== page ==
The following extracts from the Explanatory Memorandum provide a further glimpse into the magnitude of the ransomware nightmare facing Australian businesses and the broader economy:

“[Ransomware] is the “highest cyber threat” facing Australian businesses according to the ACSC” – at page 4

“Ransomware is a jobs and investment destroyer when the Australian economy can least afford it. Analysts suggest that the cost to the Australian economy of ransomware attacks in 2019 alone was in the order of $1 billion.” – at page 4

The Explanatory Memorandum also highlights several recent examples of ransomware attacks – namely, the attack on each of JBS Foods, Colonial Pipeline and Nine Entertainment.

The surge in ransomware attacks has also been causing ructions in the insurance sector. For example:

  • Two of Australia’s biggest insurance companies have called for the government to introduce changes to make it unlawful for insurance companies to reimburse companies for ransomware payments. Their argument is that making reimbursements creates a perverse incentive for cyber criminals.
  • The surge has led to concerns about a “rapid rise” in cyber insurance premiums and the general availability of coverage.

Is it legal to pay a ransom in response to a ransomware attack?

One angle that is sometimes overlooked when it comes to ransomware attacks, is the question of whether it is legal to pay a ransom.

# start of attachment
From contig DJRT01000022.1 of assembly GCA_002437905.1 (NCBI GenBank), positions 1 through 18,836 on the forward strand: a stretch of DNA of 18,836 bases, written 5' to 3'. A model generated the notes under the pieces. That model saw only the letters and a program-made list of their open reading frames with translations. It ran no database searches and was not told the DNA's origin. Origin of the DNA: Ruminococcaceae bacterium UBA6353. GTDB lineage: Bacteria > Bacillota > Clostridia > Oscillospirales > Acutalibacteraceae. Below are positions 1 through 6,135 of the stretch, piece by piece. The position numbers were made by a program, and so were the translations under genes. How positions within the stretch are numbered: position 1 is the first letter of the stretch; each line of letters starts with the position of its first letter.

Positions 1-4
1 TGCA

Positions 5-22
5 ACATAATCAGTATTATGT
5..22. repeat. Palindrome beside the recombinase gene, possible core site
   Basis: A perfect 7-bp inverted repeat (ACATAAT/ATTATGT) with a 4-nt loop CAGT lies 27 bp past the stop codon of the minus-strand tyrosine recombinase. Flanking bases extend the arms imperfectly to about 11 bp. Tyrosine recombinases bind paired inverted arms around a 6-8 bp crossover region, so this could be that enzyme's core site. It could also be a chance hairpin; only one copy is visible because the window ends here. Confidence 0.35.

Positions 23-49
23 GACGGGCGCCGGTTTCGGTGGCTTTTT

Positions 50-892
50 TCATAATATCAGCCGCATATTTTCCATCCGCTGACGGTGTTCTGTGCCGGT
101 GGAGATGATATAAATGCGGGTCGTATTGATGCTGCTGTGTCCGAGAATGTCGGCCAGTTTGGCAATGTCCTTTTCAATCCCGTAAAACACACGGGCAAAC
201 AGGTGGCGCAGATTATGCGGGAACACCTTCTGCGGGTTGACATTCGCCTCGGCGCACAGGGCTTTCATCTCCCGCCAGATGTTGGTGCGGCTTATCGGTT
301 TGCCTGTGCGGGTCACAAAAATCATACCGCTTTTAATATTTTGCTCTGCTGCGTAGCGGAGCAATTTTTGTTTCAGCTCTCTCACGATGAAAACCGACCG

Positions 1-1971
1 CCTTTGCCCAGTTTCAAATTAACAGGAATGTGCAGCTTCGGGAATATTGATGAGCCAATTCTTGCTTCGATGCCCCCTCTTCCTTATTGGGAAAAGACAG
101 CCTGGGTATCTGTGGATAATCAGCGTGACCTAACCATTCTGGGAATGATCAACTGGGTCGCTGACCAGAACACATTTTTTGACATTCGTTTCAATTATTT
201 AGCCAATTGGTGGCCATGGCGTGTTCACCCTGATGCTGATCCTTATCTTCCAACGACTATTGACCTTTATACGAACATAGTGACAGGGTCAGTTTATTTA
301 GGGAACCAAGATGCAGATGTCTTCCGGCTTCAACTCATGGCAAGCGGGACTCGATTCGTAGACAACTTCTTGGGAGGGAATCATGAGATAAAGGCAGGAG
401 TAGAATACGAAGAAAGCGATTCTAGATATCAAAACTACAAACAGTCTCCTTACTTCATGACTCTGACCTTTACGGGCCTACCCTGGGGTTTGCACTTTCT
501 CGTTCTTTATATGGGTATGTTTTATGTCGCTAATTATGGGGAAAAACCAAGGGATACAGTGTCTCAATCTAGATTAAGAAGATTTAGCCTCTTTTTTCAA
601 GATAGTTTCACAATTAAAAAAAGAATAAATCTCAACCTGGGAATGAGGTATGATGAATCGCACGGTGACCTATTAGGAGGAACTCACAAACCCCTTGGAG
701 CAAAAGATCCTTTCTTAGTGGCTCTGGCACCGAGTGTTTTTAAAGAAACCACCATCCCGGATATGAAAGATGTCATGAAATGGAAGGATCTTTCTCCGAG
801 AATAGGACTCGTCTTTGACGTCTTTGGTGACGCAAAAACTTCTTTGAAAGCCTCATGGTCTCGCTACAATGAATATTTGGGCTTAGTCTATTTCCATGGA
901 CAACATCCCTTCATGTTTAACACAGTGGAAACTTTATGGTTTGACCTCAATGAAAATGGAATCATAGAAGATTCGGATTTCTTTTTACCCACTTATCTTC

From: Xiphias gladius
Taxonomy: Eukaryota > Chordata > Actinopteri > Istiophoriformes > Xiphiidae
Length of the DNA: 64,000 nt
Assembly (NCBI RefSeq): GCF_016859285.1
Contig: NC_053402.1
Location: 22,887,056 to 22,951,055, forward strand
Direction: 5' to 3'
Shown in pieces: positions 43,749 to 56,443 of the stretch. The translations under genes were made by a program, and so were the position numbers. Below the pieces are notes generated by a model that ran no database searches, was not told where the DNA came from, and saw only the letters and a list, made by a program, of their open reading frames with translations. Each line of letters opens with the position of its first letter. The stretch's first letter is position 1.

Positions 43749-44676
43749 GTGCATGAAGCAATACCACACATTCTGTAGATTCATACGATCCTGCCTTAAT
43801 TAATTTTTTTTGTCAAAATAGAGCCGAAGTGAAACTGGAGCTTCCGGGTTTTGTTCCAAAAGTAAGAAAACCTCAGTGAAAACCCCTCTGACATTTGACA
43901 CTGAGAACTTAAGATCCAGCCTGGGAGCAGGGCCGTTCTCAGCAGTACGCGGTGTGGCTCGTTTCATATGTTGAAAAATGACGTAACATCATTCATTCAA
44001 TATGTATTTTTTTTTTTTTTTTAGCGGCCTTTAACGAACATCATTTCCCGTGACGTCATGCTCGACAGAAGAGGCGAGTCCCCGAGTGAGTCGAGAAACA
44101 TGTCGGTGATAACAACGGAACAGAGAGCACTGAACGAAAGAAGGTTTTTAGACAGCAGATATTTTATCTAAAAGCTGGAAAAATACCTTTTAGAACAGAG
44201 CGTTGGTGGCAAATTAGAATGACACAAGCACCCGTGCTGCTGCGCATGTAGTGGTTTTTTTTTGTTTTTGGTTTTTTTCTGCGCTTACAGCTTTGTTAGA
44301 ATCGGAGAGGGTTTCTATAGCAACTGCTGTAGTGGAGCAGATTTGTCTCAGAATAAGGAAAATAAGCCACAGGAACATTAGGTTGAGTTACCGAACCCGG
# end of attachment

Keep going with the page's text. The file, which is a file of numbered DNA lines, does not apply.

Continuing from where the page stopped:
If paid, a ransom might result, for example, in the commission of:

  • An instrument of crime offence under Division 400 of the Criminal Code Act 1995 (Cth) (Criminal Code Act).
  • A terrorism funding offence under Division 103 of the Criminal Code Act.

The ACSC advises organisations to never pay a ransom.

Practical Law resources

For a free guide to Practical Law’s materials on the topic of:

Practical Law subscribers can access more information on the topic of ransomware and other types of cyber-attacks in the following practice notes on Practical Law Australia:

  • Practice note, Ransomware.
  • Practice note, Hacking and network intrusions.
  • Practice note, Malware and end user attacks.

Louise joined Practical Law from Legal and Regulatory Services at NSW Health. Louise is experienced in all aspects of commercial agreement work and has significant experience of competition law in the context of third line forcing and cartels and the consumer provisions, particularly in the context of the provision of medical and health services. She also has broad commercial law experience having advised across commercial legal areas including major projects, goods and service contracts, data protection and privacy, intellectual property, and charities. Louise previously worked at Ebsworth & Ebsworth as a medical negligence lawyer before joining Cutler Hughes & Harris in its commercial law division and then Blake Dawson Waldron (now Ashurst) as a lawyer in the firm’s Corporate Advisory Group.

Andrew joined Practical Law after more than seven years in practice at leading law firm King & Wood Mallesons and specialist corporate firm Watson Mangioni. Andrew’s practice included advising clients on a range of corporate transactions and commercial matters including mergers and acquisitions, restructures, commercial contracts, capital raising and corporate governance.

Subscribe to Business Insight

Discover best practice and keep up-to-date with insights on the latest industry trends.